Media is the reflection of time and stories. Media is that dimension that not only just reflects the content of the social formations but defines the web of system operating those formations as well. Investigation of media innovation is directly proportional to investigation of the society.
There is an evident co-relation between society and media. Media is the reflection of society; therefore, any development or innovation-taking place in society is directly proportional to media. Society gave birth to media and still shapes its outlook. Societal innovation is Media innovation. However, for the longest time, media considered itself superior to society and developed power-distance between the two. Media tried to control the society and it did succeed too, but we still had academicians, social scientists, theorists and several other agents of social welfare keeping a tough eye on the media processes. They informed the public about propaganda theories of manufacturing consent and opened our eyes to the truth. (E.g. Noam Chomsky, Theodor Adorno, John Fiske)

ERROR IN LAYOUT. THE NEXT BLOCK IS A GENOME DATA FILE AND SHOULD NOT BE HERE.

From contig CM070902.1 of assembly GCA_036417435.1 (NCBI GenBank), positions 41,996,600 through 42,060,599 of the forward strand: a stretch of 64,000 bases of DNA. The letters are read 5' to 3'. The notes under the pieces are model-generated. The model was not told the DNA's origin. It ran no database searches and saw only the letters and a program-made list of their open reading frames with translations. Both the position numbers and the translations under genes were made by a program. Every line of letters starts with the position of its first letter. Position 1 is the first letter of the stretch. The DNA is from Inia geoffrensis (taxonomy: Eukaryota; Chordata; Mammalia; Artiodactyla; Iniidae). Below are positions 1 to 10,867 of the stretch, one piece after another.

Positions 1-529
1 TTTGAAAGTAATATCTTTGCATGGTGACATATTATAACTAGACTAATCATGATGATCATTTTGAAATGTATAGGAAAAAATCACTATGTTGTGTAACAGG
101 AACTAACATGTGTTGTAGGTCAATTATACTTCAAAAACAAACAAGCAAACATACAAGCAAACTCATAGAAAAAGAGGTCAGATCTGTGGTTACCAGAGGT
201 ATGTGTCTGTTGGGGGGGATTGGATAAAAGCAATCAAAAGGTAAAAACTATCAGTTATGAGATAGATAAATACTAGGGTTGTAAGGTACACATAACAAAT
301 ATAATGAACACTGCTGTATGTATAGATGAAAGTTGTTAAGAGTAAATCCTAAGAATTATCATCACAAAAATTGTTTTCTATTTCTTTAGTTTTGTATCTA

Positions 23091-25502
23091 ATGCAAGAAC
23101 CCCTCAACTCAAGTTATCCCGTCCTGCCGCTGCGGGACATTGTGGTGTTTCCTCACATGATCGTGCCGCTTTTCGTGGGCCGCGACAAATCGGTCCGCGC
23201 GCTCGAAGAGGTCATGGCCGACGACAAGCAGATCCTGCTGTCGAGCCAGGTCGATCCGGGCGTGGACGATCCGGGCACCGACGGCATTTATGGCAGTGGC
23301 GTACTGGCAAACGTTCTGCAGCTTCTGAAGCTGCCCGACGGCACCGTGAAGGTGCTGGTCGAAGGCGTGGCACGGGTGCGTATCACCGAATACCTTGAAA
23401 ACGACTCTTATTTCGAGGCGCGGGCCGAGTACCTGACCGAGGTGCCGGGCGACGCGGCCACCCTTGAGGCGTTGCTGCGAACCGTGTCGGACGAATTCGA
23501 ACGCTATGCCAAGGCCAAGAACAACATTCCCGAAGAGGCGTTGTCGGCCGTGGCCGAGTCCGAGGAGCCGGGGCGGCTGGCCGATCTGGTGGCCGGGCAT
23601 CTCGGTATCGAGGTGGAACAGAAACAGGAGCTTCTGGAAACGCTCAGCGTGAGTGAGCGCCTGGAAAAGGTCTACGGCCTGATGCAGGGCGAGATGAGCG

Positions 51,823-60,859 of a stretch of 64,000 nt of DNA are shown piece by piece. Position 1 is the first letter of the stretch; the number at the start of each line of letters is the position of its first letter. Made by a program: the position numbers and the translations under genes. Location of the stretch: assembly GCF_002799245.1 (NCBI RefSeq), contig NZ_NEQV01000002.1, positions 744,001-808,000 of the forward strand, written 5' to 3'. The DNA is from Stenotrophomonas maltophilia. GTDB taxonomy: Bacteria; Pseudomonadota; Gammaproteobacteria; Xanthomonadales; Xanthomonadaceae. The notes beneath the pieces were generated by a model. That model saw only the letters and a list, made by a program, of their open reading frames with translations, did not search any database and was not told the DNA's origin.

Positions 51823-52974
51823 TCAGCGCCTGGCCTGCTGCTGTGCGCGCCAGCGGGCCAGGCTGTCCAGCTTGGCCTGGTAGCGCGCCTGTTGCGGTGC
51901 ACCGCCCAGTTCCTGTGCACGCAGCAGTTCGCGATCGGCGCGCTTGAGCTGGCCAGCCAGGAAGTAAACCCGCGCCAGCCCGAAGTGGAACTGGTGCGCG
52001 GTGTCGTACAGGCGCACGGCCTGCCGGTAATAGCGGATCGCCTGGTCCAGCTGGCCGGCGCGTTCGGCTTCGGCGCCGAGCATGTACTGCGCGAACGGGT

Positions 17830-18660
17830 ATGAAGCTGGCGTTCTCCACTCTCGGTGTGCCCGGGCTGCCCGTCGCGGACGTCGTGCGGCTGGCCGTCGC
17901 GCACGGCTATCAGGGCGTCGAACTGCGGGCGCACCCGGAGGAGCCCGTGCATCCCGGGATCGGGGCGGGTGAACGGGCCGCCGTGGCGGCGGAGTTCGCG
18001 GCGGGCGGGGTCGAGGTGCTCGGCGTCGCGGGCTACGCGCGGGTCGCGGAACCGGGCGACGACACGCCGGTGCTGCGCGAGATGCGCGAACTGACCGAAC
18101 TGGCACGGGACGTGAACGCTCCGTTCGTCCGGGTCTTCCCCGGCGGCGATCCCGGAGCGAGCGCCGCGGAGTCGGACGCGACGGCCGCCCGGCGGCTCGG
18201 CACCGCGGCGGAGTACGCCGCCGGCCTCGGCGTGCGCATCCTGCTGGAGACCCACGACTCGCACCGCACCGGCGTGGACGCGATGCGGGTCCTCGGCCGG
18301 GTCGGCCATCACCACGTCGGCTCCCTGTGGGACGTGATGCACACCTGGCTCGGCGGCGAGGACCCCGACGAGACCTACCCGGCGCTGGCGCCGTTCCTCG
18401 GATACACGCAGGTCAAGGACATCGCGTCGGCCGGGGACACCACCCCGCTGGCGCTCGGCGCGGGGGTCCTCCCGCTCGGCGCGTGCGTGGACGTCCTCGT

Due to ongoing theoretical developments in the field of globalisation and communication, media stands at an entirely new platform. The boundaries of the world are gradually fading socially, economically and socio-politically. Along with the boundaries of the world, boundaries between social industries are disappearing too.
As boundaries between different sectorial industries diminish, new patterns of competition appear. The phenomenal wave of digitization has re-established the rules of media. With the turn of the 21st century and extensive networking due to digitalisation, the power distance between giant media conglomerates and fairly small media businesses are decreasing and there is a constant pressure to create high-context and high-quality content to appeal to the masses too.
This era of user-led content creation brings back the theory of media innovation to square one when the relation between societal innovation and media innovation was established.